Remembering Capital Albert Ball VC

Today, on the date of his final flight, we remember Captain Albert Ball VC, one of Nottingham’s great heroes. Discover the story of one of the most distinguished fighter pilots of WWI, on the day that we honour his memory. 

Ball with an obsolete Caudron G.3, widely used as a trainer in 1915–16, Imperial War Museum Photograph Archive Collection

Nottingham’s Captain Albert Ball VC, one of the most distinguished fighter pilots of the First World War, was only 20 years of age when he was killed near Annoeulin. The date of his fateful final flight was 7 May 1917.

Albert grew up in Lenton, Nottingham as part of an increasingly upper middle-class family. His father, also Albert, was a plumber but, as an ambitious intelligent man in the late Victorian era, he prospered and built a thriving profitable business – later branching out into development and property. He would later serve as a JP, sitting at what is now the National Justice Museum, alderman of the city and as Lord Mayor.

Young Albert was always intrepid. He was a near contemporary of Lucy Webster, who lived at 8 Brewhouse Yard, who remembered the young daredevil Albert fearlessly balancing on the Castle’s walls.

Albert didn’t grow out of this daringness as a teenager and, within weeks of his 18th birthday (21 September 1914), during the opening stages of the First World War, he had volunteered as a private in 1st Platoon, A Company of 2/7th Battalion Sherwood Foresters. He was swiftly seen as a leader by his superiors and commissioned as a Second Lieutenant at the end of October 1914. This would send him to Perivale in Middlesex for officers’ training when he would get his first experience of flying.

By the autumn of 1915 the Royal Flying Corps, forerunner of today’s Royal Air Force, accepted him for their flying school.

“Captain Albert Ball (1896-1917), VC” by Noel Denholm Davis (1876–1950) from The Worcestershire and Sherwood Foresters Museum of the Mercian Regiment

Arriving on the Western Front in the spring of 1916, his apprenticeship was spent in slow and steady aeroplanes used for reconnaissance. Ball surprised his colleagues by throwing them around with gusto; his lack of fear was only matched by his curiosity about the mechanics of the machines. Sent to one of the world’s first fighter squadrons in May 1916, there was now a perfect opportunity for him to evolve into an extraordinarily effective combat pilot.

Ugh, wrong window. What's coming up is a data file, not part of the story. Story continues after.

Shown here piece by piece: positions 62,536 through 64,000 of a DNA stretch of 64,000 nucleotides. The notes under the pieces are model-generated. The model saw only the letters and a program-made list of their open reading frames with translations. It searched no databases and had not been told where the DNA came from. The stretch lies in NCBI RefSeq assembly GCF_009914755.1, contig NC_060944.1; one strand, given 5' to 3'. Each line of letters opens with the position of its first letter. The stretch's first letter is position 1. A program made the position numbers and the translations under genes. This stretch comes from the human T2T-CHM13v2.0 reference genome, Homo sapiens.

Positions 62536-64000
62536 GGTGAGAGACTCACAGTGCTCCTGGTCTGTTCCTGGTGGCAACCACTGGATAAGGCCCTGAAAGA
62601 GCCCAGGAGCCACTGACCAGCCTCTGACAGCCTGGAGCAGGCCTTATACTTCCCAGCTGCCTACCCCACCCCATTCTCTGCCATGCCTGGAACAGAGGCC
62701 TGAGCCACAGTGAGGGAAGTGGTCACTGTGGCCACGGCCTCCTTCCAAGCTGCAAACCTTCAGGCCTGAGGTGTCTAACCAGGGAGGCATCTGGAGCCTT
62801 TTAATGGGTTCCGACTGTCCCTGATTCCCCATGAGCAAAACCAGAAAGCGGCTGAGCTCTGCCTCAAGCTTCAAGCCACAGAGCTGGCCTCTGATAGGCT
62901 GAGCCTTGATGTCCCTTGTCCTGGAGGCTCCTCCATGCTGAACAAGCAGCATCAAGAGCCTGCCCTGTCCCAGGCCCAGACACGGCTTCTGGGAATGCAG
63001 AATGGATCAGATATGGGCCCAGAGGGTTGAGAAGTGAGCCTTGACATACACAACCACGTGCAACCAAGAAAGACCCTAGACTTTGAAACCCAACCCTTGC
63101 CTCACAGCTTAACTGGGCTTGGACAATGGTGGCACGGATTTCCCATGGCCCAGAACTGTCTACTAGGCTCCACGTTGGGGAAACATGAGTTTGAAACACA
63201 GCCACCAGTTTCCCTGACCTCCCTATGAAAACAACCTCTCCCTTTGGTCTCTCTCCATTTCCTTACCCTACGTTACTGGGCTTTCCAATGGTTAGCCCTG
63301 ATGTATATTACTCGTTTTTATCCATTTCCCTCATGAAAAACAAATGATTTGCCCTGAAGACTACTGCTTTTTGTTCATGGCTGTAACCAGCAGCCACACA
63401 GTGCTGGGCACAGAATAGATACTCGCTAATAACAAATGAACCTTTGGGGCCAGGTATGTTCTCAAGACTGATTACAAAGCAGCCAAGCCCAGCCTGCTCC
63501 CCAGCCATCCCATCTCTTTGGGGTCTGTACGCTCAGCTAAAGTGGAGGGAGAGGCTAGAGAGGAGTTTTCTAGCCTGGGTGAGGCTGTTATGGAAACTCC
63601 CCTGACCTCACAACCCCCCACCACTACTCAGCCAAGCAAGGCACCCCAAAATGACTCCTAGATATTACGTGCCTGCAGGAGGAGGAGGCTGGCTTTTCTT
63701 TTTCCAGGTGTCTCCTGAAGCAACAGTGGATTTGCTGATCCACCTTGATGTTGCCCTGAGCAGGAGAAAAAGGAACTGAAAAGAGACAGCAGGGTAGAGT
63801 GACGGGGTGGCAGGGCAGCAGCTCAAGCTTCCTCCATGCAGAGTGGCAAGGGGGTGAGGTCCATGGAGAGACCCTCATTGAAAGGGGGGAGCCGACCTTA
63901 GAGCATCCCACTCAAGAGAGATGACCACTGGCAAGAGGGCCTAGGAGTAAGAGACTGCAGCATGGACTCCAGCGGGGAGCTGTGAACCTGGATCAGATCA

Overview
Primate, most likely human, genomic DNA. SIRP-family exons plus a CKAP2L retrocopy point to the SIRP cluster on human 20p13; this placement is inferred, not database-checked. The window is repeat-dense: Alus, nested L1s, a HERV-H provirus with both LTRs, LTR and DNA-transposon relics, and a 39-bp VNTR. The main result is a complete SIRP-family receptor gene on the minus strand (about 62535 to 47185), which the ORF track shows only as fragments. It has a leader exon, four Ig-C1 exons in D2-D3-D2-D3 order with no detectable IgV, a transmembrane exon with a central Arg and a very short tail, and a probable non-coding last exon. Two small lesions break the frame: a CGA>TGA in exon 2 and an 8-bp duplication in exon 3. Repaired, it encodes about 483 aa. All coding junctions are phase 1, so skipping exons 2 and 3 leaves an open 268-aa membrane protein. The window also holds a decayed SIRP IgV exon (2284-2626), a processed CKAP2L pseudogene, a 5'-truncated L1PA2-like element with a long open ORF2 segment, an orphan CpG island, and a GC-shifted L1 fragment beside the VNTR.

The fearless Ball often flew the famously unpredictable Nieuport Scout aircraft, regularly filled to the brim with incendiary rockets, which he would use to bring down German kite balloons in the first months of the Battle of the Somme. Other pilots were wary of the Nieuports and his cavalier tactics; Ball used them with reckless abandon to great effect.

Ball was, by now, one of the most effective pilots that the RFC had and by the autumn of 1916 he had won the Distinguished Flying Cross and the Military Cross. Word was leaking back to Britain of this prodigy of the skies. Despite the Flying Corps’ insistence on the value of a team effort, Ball’s bravery was earning him hero status.

On 7 May 1917, after a vicious aerial dog fight with the German forces, Ball’s S.E.5 aircraft was spotted flying erratically then crashing near the village of Annouellin. He was still alive when a local girl dragged him from the wreckage, but his back and one leg were broken, and he died within minutes. Recognised by the Germans, he was carried the half mile or so from the crash site and buried with full military honours in the German extension of the town cemetery. A fitting tribute to a worthy adversary.

Photo by Tracey Whitefoot

On 7 June 1917, the London Gazette announced that he had received the Croix de Chevalier, Legion d’Honneur from the French government. The following day, he was awarded the Victoria Cross for his “most conspicuous and consistent bravery” in action from 25 April to 6 May 1917. On 10 June 1917, a memorial service was held for Ball in the centre of Nottingham at St Mary’s Church, with large crowds paying tribute as the procession of mourners passed by.

His statue, which was funded by public donations from the people of Nottingham and sits in the grounds of Nottingham Castle, was unveiled on 8 September 1921. We will celebrate and rededicate the statue and one of Nottingham’s great heroes this year, on the centenary of its unveiling.